Mongolians love their Prius hybrids
We stop at the Munkhada dealer for a look-see, and a service manager tells us matter-of-factly that the level of customer service is on par with that in Japan.
On the second floor, where customers can view how repairs are coming along, there is a massive picture of Hakuho, the yokozuna grand champion.
Among Hakuho’s fans is Toyota President Akio Toyoda, who last July was inspired by his infatuation with the Mongolian native to open a third authorized Toyota dealership in that country and to involve a company run by the sumo champion’s relatives.
Vehicle breakdowns can quickly turn into matters of life and death in Mongolia, where grasslands cover most of the country and winter temperatures can drop to around minus 30 C. This makes drivers more concerned about quality and credibility than anything else.
So Munkhada’s maintenance department has a staff of Japanese engineers on hand.
The price of Toyota’s flagship Land Cruiser SUV starts at around $87,000.
Where Japanese brands dominate
The three authorized dealers’ combined unit sales last year surpassed the 1,000 mark, far outpacing sales at dealerships that handle European and American marques.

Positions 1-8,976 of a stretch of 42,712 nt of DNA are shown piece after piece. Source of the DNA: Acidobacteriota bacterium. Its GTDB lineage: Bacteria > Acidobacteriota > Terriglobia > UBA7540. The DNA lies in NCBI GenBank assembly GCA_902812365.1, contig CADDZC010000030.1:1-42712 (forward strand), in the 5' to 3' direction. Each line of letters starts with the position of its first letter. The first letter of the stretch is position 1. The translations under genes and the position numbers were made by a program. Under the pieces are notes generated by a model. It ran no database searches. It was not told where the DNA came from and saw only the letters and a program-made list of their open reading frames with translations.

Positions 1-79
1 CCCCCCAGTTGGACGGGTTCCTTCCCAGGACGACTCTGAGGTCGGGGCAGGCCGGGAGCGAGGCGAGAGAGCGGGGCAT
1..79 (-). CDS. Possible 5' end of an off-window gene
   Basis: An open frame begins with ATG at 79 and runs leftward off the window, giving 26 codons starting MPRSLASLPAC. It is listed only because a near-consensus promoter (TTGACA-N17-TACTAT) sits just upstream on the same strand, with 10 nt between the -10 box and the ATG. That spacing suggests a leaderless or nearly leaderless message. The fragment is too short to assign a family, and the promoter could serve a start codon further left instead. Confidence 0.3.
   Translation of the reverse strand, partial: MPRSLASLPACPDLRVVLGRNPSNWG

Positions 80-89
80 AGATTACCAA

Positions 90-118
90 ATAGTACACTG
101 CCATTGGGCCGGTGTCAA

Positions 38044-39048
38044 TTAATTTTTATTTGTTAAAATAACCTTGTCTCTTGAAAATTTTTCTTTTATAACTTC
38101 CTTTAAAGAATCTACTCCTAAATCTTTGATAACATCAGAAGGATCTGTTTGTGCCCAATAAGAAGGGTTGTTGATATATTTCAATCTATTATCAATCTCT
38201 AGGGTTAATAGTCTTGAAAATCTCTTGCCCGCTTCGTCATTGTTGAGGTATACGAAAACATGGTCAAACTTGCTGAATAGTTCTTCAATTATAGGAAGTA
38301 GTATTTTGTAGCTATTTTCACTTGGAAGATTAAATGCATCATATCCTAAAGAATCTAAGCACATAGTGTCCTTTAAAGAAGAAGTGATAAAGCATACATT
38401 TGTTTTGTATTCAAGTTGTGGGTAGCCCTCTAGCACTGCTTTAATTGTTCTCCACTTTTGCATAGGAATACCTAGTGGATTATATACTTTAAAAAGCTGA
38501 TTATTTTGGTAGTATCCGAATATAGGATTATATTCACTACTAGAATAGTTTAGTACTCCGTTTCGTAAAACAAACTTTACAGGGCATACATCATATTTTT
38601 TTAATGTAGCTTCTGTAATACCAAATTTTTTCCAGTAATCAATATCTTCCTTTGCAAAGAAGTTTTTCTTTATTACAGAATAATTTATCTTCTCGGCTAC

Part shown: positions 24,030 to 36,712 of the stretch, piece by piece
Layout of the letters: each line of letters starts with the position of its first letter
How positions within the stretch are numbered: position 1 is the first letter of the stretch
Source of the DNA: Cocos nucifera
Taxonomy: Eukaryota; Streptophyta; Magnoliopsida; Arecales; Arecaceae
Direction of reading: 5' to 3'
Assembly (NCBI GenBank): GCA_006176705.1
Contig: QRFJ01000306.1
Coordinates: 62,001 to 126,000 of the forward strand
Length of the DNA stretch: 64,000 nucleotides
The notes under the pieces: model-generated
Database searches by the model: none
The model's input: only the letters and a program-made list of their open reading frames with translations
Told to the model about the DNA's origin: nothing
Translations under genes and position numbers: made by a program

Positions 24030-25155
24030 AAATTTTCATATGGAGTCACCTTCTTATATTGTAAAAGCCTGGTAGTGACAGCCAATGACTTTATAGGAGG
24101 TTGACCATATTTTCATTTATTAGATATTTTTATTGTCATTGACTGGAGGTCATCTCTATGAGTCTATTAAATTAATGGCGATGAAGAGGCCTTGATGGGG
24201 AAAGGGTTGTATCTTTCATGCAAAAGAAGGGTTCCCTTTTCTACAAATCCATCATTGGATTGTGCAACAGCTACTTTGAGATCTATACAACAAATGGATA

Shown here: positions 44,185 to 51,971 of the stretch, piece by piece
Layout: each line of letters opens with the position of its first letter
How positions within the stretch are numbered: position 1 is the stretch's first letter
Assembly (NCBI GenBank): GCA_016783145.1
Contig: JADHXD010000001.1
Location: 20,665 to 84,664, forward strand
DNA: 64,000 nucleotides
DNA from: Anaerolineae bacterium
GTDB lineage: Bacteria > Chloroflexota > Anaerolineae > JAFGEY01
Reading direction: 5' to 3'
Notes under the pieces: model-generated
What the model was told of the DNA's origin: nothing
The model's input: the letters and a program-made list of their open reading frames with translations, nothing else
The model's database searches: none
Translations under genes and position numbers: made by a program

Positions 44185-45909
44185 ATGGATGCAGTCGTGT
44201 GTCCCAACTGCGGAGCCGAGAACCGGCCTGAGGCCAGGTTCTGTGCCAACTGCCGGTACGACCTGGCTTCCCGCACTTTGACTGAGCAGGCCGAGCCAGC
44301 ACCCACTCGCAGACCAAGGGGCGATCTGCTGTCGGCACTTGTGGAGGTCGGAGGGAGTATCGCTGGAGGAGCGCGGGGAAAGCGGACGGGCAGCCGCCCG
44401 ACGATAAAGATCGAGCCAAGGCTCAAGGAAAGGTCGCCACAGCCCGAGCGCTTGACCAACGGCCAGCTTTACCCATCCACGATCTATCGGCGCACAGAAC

Toyota has another strength in Mongolia — relatively low-priced offerings.
Most cars occupying parking spaces here in the nation’s capital are secondhand Prius hybrids. A secondhand Prius carries a price tag from around $2,000 to $6000 depending on the model year.
The operator of an import company said the cars enjoy overwhelming popularity due to their fuel-sipping habits, resilience in the winter and the wide availability of replacement parts. One more thing, the operator added, getting a loan to buy a Prius is easy because of the cars’ high resell value.
Some 70% of the 500,000 or so cars registered in Mongolia are believed to be Toyotas.
Mongolians, it seems, are just as infatuated with Japan as Toyoda is with Hakuho. In the home electronics market, Japanese brands dominate. Japanese companies also have big footprints in the country’s finance, telecommunications, construction and education sectors.
SHUNSUKE TABETA, Nikkei staff writer